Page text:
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That would not have worked for me and my family. But everyone is different so my situation may not be reflective of yours.

Edit: Upon further reflection, I guess the result of factor of 2 vs 3 would have been a few additional years of work to get the savings I wanted to be safe in retirement. So it all would have worked out ok one way or another. I just retired earlier (at 55) this way.
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Old 06-17-2015, 12:02 AM   #33
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I think of it more like gliding. Coasting will decay eventually. A glider can soar a lot higher, stay aloft indefenately with a just little guidance and wind
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Old 06-17-2015, 08:31 AM   #34
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I've been toying a bit with the idea of coasting, on the 401k front at least, but can't bring myself to do it. I've gotten too accustomed to the tax break, I guess. Right now, every dollar I put into the 401k only costs about 67 cents, because of the tax break (25% federal, ~8% state/local). Of course, that means I'll be paying regular income tax rates when I withdraw it, rather than long term capital gains rates, but that's still a ways off for me.

If I scaled back on the 401k though, I'd probably take that money and do after-tax investing. So, I guess it's really not coasting. Just investing, but paying more taxes up-front in the process.

I might be willing to try coasting if I was planning on still w*rking for a good long time. But, I'm at the point where I want to just get to my target goal as quickly as possible, and then I'll look into phasing out w*rk.
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Old 06-17-2015, 09:18 AM   #35
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I'm sort of in a "coasting mode" right now.

35 years old, around 750k$ saved up and haven't worked in 7 months or so. Looking around for starting to do new things here and there, maybe a full-time job. But not in a rush. My expense level excluding long distance travel is somewhere around 30k$ currently (which I can easily drop to 25k$).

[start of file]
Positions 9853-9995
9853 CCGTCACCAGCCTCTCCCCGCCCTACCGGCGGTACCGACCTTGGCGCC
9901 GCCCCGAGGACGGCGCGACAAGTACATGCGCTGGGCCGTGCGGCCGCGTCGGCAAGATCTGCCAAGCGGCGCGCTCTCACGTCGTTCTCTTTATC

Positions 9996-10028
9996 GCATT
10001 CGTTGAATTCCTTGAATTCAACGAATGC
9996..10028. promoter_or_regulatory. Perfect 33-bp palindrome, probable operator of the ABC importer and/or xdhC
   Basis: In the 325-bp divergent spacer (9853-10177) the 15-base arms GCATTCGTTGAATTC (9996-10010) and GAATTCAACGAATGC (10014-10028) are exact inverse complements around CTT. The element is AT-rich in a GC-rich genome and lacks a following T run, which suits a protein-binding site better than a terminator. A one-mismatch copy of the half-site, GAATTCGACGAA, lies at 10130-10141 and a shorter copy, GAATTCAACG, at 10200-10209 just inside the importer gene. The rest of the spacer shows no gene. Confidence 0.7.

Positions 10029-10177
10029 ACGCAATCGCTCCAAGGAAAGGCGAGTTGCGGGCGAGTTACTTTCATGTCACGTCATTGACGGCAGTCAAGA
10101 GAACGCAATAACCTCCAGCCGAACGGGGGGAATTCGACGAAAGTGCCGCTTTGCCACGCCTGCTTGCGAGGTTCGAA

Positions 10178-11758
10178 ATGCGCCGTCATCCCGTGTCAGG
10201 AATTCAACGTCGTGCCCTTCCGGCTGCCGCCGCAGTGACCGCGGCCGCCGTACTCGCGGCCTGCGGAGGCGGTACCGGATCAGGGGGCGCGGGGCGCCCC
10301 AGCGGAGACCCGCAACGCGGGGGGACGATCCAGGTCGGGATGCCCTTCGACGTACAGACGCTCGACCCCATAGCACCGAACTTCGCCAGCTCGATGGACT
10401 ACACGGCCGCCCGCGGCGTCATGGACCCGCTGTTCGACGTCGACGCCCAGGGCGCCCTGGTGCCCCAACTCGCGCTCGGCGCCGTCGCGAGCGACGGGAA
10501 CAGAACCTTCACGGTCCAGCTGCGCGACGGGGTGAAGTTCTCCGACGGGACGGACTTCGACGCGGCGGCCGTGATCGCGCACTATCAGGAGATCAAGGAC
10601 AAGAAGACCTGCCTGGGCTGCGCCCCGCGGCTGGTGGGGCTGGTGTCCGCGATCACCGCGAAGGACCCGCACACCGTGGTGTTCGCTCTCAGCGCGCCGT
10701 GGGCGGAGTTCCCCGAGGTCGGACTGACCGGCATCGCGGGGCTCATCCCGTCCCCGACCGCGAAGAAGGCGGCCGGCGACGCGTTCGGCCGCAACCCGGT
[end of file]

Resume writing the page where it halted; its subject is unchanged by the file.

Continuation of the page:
Chances are also high I either won't go back to work, or work on a project basis irregularly. I'll probably do a small consulting job for 5k this year for example. A few hours a week.

Certainly expect I won't reach my former rather high savings rate. In any case, I wouldn't work primarily anymore to achieve high savings rates, that part is getting lower priority now. And while I can always force myself to increase spending, I'm pretty happy where I am.

On the other hand, who knows .. I'm basically using this time to reflect alot (besides relaxing) and trying to re-imagine myself. At 35 there are still quite a few roads and adventures to be explored (also at 40, 45, even 50?) so nothing is excluded.

Even a stressful job for a year or two if some of the experience is worth it. Was just looking at a job for the European Investment Bank for example, just out of curiosity.
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Old 06-17-2015, 11:32 AM   #36
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I'm sort of in a "coasting mode" right now.

35 years old, around 750k$ saved up and haven't worked in 7 months or so. Looking around for starting to do new things here and there, maybe a full-time job. But not in a rush. My expense level excluding long distance travel is somewhere around 30k$ currently (which I can easily drop to 25k$).

Chances are also high I either won't go back to work, or work on a project basis irregularly. I'll probably do a small consulting job for 5k this year for example. A few hours a week.